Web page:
On some level I’m quite comfortable with Jane assuming the mantle of Thor. Admittedly, the execution of it all is lacking somewhat, for as other’s have pointed out, Thor is the given name of the Odinson and so Jane’s incarnation should have been handled along the lines of Walt Simsonson’s Beta Ray Bill… The power, the mantle is his but not the name.

Interestingly enough, Marvel had Jane assume the Thor identity back in 1978 when she appeared as the goddess of thunder in one of the “What If?” titles, (issue #10 to be exact).

What If Jane Foster Had Found the Hammer of Thor

In this “imaginary” story Jane decided to call herself Thordis and performed admirably as a female incarnation of the Mighty Thor. Since, the story was clearly a fantasy and not meant to be seen as part of the Thor canon no one seemed to take umbrage over this representation of Thor (And no, the irony of it being an imaginary tale within an imaginary universe is not lost on me).

However, old timer’s like myself will hearken back a decade earlier still when Stan Lee and Jack Kirby finally resolved the Thor-Jane Foster relationship by granting her the powers of an Asgardian goddess! Yet, within the very pages of that memorable issue, they had her fail so miserably so, irrevocably, that poor Jane was forcibly removed from the cast of Thor’s main supporting characters and immediately replaced with the goddess Sif.

The Mighty Thor #136

The Mighty Thor #136

The transition was awkward and abrupt and not even Kirby’s amazing pencils or Stan’s eloquence could blunt the jolting impact of such a major change in the direction of their golden haired protagonist. It was definitely heavy handed, but fortunately, Sif proved an interesting character in her own right, and her courage, fearlessness, and innate character as a goddess born stood in stark contrast to the timid, gentle, and decidedly human, Jane Foster.

Not Cut-out for God Duty

Not Cut-out for God Duty

But like the old Virginia Slims cigarette ads once noted… “You’ve come a long way baby!” The current Jane Foster not only has become The Goddess of Thunder but in her human form is currently battling breast cancer. Either way, this Jane Foster is a definite bad-ass and possessed of an indomitable spirit.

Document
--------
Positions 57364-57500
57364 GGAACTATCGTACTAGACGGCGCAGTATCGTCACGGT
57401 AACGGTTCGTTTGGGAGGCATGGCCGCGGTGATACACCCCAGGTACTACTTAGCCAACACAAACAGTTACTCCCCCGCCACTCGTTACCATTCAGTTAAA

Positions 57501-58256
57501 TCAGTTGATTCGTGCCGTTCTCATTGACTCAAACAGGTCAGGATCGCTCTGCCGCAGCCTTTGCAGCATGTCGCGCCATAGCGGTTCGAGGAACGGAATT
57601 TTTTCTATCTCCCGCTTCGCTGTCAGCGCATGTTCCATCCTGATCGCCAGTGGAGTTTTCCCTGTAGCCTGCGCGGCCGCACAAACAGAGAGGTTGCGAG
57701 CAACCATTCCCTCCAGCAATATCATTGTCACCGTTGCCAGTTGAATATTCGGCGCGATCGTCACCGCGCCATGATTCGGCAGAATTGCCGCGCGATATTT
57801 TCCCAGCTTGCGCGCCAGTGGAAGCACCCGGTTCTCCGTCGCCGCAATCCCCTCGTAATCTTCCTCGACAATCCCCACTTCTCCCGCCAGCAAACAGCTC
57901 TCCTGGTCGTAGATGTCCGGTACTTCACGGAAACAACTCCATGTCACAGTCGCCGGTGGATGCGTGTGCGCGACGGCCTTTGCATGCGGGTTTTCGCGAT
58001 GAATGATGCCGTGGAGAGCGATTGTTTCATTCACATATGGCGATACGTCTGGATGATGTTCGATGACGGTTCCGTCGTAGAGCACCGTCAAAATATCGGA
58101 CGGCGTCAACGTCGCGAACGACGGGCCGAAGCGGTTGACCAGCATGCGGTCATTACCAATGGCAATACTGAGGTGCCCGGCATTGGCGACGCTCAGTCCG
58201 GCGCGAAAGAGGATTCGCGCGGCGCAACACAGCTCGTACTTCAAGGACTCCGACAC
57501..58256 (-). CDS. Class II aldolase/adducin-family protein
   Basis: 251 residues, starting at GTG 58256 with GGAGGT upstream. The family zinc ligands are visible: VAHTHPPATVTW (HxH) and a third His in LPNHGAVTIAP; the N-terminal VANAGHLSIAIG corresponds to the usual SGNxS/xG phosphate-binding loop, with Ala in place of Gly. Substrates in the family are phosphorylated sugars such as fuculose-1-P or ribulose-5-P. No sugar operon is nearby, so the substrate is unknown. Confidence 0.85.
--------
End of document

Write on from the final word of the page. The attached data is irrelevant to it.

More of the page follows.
In many ways the character of Jane Foster is symptomatic of the wider Marvel push for diversity. Canon iterations  (whether as part of the Cinematic or Comic Book Universe) of an Afro-American, Captain America, Nick Fury, and Human Torch among others have become the status-quo. Expect to see further steps in this direction. Certainly, GBLTQ characters are gaining more press and it won’t be long before we see one or more 1st tier characters coming out as gay or representing some other sexual minority.

Thor writer, Jason Aaron may had some creative fun at his critics’ expense when he had Jane/Thor go up against old school villain, Crusher Creel AKA The Absorbing Man is issue #5. The choice of villain was deliberate. Creel is overtly male, bestial, guttural, and to no one’s surprise, misogynistic in the extreme. In facing our female protagonist for the first time he screams out at her:

“Thor? Are you kidding me? I’m supposed to call you Thor? Damn feminists are ruining everything,” he says. “You wanna be a chick superhero? Fine. Who the hell cares? But get your own identity. Thor’s a dude. One of the last manly dudes still left. What’d you do, send him to sensitivity training so he’d stop calling Earth girls ‘wenches’?”

Thor retaliates by breaking his jaw.

“That’s for saying ‘feminist’ like it’s a four-letter word, creep,”

Creel’s scathing contempt echoes many of the sentiments felt by critics of the new Thor and I’m sure Jason Aaron was smiling to himself as he put together this artful and clearly symbolic contest between himself and his critics 🙂

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A Review of the 1 x 23.6 Inch Gloss Black Anegre and Maple Chess Board (RCBC100) REGENCY CHESS (CANADA)

The Spanish made 1 x 23.6 Inch Gloss Black Anegre and Maple Chess Board (RCBC100)

The Spanish made 1 x 23.6 Inch Gloss Black Anegre and Maple Chess Board (RCBC100)

I haven’t seen too many reviews online referencing Regency Chess Canada so I thought I’d take the opportunity to do so here. Being Canadian, it was nice to see that luxury chess sets and boards could be purchased from within our national borders.

Admittedly, I was a bit nervous ordering from Regency as their service is for the mostpart unheralded. Their UK mother company has an impressive 4.5 star rating from trustpilot.uk  boasting well over 700 reviews but would their Canadian branch earn that kind of lofty status? I am very happy to announce that at least where I am concerned it certainly did.

I ordered the Spanish made 1 x 23.6 Inch Gloss Black Anegre and Maple Chess Board (RCBC100) last Sunday evening (February 1, 2015) and the board arrived just about 1pm Friday, February 6, 2015. Regency Chess Canada is based in Toronto, Ontario and I live on Vancouver Island so a 5 day delivery schedule was more than satisfactory.

The company did not appear to offer postal tracking other than a notice informing that the package had shipped. I always like to take advantage of postal tracking where available and this is my one and only quibble with Regency Chess Canada.

The chess board arrived packaged exceptionally well with plenty of bubble wrap inside 2 boxes! I was very happy with the care provided the chess board and this fact certainly reflected well on Regency Chess Canada.